Long-Time Favorite

(I was reading this article and it triggered a train of thought which is worthy of a post.)

I am sometimes asked which classical novelist is my favorite, and honestly, I have a tough time answering the question.  Victor Hugo?  Balzac?  Dumas?  Mann?  Hardy?  Robert Graves?  D.H. Lawrence?

Wait, go back a bit;  Hardy?  Jude The Obscure, Far From The Madding Crowd, The Mayor Of Casterbridgethat Thomas Hardy?

Indeed.  My first exposure to Hardy was The Mayor Of Casterbridge (our 12th-grade set work).  I was utterly captivated, and despite the oncoming final exams and the endless study involved, I still somehow managed to squeeze in Tess of the d’Urbervilles, Return Of The Native  and The Woodlanders  before year’s end.  In my lifetime, I have read all his “major” novels (i.e. the Wessex series) at least twice each, and Casterbridge maybe six times.

Here’s why.  I was (still am) a rebellious soul who has always looked on the customs and mores of society (of any era) with a critical and jaundiced eye.  (That I have a favorite era — late Victorian / Edwardian — does not stop me from being critical of it, understanding its shortcomings and loving it nevertheless, especially when I compare it to our modern, soulless technocracy.)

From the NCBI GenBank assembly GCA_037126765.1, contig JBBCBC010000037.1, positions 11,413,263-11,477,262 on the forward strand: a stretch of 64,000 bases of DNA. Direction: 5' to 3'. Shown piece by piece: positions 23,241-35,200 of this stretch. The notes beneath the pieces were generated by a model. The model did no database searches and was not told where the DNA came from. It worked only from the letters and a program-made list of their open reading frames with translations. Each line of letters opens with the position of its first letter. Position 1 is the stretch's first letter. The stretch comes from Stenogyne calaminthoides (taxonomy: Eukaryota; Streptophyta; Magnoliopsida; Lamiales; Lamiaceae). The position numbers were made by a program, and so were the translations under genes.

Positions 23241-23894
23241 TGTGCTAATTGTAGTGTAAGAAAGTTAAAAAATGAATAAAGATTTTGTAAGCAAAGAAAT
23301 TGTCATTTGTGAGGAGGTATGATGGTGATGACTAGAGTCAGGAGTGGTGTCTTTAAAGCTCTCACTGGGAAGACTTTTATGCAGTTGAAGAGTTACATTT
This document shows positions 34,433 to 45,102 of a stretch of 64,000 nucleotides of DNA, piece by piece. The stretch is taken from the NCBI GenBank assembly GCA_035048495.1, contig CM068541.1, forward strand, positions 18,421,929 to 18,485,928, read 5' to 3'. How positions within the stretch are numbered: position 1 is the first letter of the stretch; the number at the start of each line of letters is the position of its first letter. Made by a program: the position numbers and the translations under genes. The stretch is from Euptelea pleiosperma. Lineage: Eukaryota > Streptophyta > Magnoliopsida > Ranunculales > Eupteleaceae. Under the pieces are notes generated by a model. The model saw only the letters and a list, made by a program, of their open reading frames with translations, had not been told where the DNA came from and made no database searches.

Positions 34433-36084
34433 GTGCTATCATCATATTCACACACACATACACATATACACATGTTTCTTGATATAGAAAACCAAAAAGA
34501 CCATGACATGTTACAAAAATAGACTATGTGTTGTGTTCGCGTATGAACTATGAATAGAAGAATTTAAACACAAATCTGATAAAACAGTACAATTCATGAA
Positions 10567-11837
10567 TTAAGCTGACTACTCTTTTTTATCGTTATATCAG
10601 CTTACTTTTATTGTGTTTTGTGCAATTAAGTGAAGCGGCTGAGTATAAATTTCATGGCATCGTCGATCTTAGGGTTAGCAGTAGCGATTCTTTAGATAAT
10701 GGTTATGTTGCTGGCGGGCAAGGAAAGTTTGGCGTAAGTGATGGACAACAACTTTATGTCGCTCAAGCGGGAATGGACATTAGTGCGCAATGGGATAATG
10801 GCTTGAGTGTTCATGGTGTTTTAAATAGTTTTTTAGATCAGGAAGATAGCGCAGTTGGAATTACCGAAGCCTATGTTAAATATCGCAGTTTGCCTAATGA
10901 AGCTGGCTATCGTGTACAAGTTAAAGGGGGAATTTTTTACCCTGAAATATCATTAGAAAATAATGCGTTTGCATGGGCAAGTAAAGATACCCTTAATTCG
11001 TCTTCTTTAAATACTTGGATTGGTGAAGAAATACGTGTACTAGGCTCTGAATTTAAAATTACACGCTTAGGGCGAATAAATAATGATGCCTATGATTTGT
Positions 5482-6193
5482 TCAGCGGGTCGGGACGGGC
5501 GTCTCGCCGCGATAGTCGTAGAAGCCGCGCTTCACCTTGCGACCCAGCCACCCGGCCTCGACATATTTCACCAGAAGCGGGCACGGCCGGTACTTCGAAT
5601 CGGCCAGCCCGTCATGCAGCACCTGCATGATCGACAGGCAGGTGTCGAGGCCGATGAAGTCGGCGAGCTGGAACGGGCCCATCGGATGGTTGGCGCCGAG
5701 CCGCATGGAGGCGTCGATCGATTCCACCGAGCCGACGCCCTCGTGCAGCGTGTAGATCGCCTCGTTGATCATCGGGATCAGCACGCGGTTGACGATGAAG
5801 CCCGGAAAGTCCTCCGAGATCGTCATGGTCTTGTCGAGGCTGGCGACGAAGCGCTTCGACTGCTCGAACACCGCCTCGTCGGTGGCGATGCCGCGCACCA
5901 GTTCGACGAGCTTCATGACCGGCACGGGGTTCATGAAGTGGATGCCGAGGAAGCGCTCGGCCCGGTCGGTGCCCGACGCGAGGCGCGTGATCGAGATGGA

Hardy was probably one of the most critical writers of my favorite era, ever.  In fact, so scathing was his “realistic” perspective that many people believe that he finally eschewed novel-writing for poetry because of the opprobrium he received for his baleful scrutiny.

And for the 16-year-old Kim, full of ignorant passion and rebellion, Hardy was fuel to the fire — not for his displeasure with the Victorian era, but for his displeasure per se.  It became easy to criticize apartheid-era South African society (and I did) using Hardy’s prose as my role model.  It may therefore come as no surprise to my Loyal Readers that I haven’t changed a bit, except that now my ire is directed towards our contemporary society of the early 21st century.

My only regret is that I don’t have Hardy’s skill as a novelist — nobody does — but that doesn’t stop me from reading him, over and over again.

In fact, I think it’s high time for me to re-read… hmmmm, which one… Native?  Jude?  Casterbridge?

I’ll let you know.

Best Comedy TV (Part 3)

Married… With Children